Church and Museum of Orsanmichele

Via dell'Arte della Lana, 50123 Firenze FI, Italia

Simona Bertolaso



Luoghi religiosi
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Orsanmichele is a rather long name for a church, with three different words merging into one. First documented in 895 as the Oratory of San Michele, it was surrounded by the garden belonging to the Benedictine monastery of the same name.
It is said that in Roman times, in the place where the monumental complex stands today, a temple was built dedicated to Isis, the Egyptian goddess of fertility, worshipped by the Greeks and Romans who believed her to be the Supreme Goddess creator of the universe.
The name, which has changed somewhat over the years, from "San Michele in Orto" has become Or – San – Michele.
The austere exterior of the church reveals that the building is a three-storey office building, a fusion of simple stone walls, intricate Gothic arches and windows, and external niches protecting various sculptures. It is a common fact that most churches are famous for their architectural beauty, and this church is no exception to the rule! However, it does not present the same canons established for ecclesiastical architecture and represented by other examples in Tuscany: this building, in fact, differs from the others and you will realize it walking between the government palace in Piazza della Signoria and the spiritual heart of the city and the Duomo. It was, in fact – and still is – the union of the typical characteristics of a civil and a religious building.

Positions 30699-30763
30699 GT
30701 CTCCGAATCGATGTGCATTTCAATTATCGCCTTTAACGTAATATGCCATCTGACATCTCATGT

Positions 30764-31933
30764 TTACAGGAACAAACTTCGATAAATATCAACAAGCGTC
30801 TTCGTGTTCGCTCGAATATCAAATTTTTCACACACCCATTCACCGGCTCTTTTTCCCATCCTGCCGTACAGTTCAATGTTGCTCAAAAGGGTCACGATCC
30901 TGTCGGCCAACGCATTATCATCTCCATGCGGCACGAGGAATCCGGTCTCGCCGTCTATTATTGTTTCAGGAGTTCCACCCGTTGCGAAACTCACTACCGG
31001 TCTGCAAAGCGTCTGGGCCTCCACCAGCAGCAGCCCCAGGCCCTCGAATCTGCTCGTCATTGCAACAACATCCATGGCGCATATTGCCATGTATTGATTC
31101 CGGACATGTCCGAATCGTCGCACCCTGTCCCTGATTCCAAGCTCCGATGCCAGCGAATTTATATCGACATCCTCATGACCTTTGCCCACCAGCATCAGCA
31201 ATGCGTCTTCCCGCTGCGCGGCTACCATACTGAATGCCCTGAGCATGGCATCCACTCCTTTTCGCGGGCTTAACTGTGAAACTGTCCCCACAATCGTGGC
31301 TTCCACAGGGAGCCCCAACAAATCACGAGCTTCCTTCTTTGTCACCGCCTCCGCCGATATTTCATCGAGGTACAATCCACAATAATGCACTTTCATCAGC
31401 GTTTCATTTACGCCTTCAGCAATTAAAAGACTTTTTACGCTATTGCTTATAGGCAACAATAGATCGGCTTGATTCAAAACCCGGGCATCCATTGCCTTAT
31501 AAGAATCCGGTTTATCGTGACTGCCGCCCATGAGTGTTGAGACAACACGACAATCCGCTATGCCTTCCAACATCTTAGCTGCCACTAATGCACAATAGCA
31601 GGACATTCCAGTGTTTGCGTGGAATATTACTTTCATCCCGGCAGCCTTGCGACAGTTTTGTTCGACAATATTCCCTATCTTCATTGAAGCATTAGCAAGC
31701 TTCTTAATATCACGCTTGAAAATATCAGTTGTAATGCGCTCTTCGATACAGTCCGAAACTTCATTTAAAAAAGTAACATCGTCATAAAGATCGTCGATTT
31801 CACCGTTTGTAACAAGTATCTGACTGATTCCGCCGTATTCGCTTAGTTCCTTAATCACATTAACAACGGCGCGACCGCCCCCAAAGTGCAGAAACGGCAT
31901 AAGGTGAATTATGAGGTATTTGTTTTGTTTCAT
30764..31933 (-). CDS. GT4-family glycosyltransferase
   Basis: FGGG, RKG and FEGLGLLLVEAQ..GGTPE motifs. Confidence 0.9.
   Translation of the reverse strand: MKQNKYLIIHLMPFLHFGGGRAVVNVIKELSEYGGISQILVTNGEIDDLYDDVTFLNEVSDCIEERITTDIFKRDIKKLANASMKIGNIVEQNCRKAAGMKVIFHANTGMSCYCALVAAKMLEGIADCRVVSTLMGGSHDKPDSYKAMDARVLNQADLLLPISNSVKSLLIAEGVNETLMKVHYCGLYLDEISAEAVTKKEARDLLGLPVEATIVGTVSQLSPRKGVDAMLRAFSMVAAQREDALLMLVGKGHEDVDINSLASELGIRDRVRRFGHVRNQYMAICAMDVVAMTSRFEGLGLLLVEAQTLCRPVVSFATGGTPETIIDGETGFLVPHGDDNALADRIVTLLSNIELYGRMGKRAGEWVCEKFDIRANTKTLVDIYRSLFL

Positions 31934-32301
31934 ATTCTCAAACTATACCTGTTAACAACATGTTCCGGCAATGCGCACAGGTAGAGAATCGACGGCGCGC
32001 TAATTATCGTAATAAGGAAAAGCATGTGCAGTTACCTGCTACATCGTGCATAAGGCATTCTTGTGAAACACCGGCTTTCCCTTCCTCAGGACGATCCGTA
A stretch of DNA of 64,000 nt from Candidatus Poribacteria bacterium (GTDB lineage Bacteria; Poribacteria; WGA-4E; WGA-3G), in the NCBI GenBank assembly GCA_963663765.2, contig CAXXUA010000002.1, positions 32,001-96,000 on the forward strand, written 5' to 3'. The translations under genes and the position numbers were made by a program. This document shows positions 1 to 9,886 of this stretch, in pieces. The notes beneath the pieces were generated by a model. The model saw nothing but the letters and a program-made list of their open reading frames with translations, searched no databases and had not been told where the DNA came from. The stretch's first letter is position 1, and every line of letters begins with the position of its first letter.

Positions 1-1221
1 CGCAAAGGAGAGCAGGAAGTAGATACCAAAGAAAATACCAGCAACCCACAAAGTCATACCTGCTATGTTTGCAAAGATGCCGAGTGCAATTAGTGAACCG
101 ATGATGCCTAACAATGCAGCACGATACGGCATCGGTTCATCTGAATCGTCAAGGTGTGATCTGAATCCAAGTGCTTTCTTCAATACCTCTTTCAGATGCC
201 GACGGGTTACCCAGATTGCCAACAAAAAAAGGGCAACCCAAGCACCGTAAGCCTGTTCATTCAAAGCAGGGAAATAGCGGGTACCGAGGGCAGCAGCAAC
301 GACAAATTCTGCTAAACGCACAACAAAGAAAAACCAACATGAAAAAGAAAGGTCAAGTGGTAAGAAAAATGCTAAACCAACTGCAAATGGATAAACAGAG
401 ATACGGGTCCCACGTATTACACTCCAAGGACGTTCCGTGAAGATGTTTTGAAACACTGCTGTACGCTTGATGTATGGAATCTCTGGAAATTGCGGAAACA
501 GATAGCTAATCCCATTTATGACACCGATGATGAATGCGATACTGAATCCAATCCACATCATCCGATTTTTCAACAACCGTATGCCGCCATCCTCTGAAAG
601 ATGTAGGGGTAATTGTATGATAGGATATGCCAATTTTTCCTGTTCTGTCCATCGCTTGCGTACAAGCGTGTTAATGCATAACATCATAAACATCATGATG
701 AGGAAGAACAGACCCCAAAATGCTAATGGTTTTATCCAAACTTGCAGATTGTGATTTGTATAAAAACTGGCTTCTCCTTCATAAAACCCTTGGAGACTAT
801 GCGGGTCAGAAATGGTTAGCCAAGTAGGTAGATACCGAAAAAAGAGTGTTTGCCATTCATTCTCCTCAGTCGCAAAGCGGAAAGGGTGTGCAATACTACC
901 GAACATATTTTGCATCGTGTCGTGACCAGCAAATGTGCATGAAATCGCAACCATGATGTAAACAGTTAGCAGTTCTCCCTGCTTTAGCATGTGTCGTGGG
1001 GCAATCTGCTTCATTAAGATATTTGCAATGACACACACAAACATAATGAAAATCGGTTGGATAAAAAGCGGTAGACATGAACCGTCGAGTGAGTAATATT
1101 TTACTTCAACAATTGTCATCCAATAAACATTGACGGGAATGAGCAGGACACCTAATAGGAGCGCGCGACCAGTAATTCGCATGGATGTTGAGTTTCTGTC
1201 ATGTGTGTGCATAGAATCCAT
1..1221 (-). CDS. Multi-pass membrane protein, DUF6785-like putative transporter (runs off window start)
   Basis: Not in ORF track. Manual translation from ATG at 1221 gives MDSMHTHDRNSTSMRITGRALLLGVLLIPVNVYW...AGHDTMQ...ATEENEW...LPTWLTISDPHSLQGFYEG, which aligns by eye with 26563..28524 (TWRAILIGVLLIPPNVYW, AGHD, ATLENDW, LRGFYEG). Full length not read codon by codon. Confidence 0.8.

In 1339 it was decided that each of the main Arts (the guilds representing the various arts and trades of Florence) should place the statue of their patron saint in the tabernacles that decorated the exterior. By a fortunate coincidence, these works were not completed until the Renaissance was in its heyday in the 15th century, meaning that they were commissioned from artists of the calibre of Verrocchio, Ghiberti, Donatello and Luca della Robbia. Most of the niches that housed the saints are now empty or adorned with copies, while most of the sculptures are on the two upper floors of the Museo di Orsanmichele.The interior of Orsanmichele has a rather gloomy atmosphere. There are irregular traces of frescoes on the walls which, like the statues outside, represent the patron saints of the various Florentine arts. In the centre is the tabernacle of Orcagna (1348-59), which houses the beautiful painting Madonna and Child by Bernardo Daddi, to whom were attributed the many miracles of which I have mentioned above.

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